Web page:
As the hardworking staff has noted, the New York Times is searching hither and yon for new revenue sources, including the Times Journeys travel agency, the Times Store retail outlet, and New York Times Conferences, which brings together the international chinstrokerati “to deepen understanding of vital topics, advance innovative solutions to major challenges and provide new opportunities for businesses.”
Especially new revenue opportunities for the Times.
Representative samples of other money-makers (from Sunday’s edition).
Peak Timeselling, yeah?
But wait – there’s also the Times’s acquisition of The Wirecutter, a product-recommendation website.
We’ll yield to Times Public Editor Liz Spayd on this one.
Reviewing Toaster Ovens, and Selling Them, Too
The New York Times grabbed a few modest headlines earlier this week when it purchased a popular website called The Wirecutter that recommends a variety of consumer products to its customers. The Times paid an estimated $30 million, a relatively small sum for a media giant that takes in that much revenue every seven days.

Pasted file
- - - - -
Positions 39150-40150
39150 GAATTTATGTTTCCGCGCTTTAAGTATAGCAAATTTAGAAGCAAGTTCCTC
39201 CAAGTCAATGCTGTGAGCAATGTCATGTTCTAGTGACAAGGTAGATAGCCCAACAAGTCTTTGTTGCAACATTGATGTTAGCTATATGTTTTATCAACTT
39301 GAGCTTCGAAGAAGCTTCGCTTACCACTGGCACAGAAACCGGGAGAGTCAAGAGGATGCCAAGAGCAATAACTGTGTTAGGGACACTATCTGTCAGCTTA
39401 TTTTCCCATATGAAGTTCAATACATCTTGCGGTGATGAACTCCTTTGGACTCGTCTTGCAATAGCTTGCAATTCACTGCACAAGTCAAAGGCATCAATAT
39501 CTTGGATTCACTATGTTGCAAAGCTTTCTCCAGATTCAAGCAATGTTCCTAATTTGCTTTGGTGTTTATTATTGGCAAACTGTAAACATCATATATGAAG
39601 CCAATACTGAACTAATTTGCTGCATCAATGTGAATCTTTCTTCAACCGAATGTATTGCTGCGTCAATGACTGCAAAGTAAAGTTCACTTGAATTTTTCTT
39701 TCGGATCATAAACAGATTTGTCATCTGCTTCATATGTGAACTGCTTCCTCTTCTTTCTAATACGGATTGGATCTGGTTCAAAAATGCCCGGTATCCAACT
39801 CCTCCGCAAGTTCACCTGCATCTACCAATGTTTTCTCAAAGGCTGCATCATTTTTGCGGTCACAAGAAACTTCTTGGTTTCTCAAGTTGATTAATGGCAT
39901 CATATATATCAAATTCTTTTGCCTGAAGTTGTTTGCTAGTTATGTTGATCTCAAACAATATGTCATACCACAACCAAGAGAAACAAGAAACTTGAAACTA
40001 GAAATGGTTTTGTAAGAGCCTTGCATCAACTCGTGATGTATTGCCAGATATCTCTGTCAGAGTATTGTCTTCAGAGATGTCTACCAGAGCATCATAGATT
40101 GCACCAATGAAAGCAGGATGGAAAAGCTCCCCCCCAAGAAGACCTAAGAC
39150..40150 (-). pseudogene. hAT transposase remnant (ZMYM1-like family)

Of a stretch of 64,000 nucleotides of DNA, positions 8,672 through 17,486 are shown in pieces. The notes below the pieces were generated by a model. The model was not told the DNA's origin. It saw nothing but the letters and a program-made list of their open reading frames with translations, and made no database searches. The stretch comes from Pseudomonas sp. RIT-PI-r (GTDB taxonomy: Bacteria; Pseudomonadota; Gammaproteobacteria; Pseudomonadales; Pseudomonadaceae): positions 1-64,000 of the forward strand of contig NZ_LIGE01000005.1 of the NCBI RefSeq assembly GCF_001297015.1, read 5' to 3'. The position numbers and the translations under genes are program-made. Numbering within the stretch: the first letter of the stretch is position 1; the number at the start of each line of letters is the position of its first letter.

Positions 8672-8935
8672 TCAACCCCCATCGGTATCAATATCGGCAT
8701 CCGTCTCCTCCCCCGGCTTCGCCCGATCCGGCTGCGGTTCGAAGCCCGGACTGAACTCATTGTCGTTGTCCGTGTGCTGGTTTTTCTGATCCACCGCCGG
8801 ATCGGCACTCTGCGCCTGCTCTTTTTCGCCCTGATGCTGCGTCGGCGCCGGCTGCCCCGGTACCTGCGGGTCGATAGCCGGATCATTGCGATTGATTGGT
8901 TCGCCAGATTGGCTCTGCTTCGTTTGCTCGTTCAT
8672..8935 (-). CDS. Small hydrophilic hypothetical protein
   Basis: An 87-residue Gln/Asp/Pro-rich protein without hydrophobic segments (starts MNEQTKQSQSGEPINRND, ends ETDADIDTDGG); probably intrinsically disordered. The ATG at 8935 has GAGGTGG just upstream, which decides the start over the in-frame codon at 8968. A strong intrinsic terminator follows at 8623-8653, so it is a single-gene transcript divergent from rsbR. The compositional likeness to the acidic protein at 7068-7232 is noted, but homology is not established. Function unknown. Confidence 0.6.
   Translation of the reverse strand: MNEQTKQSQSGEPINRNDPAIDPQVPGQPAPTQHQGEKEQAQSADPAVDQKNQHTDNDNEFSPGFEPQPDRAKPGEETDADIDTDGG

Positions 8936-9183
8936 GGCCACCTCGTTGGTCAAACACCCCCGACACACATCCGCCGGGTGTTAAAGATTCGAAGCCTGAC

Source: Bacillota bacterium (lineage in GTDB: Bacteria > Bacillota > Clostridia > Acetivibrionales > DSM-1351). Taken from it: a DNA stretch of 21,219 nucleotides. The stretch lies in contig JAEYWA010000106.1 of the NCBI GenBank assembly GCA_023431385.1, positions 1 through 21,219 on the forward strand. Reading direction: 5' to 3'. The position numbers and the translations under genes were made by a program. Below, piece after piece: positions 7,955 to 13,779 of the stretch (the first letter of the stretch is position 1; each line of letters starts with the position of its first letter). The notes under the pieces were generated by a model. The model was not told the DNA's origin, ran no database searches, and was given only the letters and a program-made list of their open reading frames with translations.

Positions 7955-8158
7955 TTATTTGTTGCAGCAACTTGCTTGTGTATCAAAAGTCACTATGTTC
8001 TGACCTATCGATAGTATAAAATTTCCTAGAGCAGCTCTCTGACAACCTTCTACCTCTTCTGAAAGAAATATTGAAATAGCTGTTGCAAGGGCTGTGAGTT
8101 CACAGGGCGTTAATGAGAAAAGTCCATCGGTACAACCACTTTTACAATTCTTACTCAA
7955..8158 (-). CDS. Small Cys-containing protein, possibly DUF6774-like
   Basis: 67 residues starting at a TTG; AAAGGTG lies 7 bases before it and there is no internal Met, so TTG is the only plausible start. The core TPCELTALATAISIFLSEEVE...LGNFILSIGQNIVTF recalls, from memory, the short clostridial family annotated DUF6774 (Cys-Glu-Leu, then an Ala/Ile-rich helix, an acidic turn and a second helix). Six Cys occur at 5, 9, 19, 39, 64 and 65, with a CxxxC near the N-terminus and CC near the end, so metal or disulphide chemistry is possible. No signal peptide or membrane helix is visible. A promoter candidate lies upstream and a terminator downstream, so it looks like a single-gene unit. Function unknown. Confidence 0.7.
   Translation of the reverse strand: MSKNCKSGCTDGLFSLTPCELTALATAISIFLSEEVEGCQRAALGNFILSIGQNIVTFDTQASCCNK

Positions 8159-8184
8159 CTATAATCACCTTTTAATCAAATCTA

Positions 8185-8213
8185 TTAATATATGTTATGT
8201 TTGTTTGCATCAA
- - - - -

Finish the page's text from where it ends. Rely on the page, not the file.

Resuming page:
And so the news came and went fairly quickly — big company buys small start-up, foothold gained in new market, meager profits expected soon.
That’s how it may look, but much more than that is in store. The acquisition of Wirecutter could not only usher in a new revenue model for The Times, it could also introduce a significant new dimension to The Times’s deeply ingrained relationship with its readers.
As Spayd notes:
This is a significant change from the trifecta that has sustained journalism for centuries: the news organization, the reader and the advertiser. Traditionally, newsrooms focused on journalism and mostly stayed away from recommending consumer goods. Advertisers did the product recommending, by purchasing ads adjacent to the news. The readers, meanwhile, either found the ads useful or accepted them as part of the price for getting quality news.
But the Wirecutter deal leads the Times into uncharted waters: So-called affiliate links that can enrich the newspaper but undermine its credibility as an honest broker of information.
Scylla and Charybdis, anyone?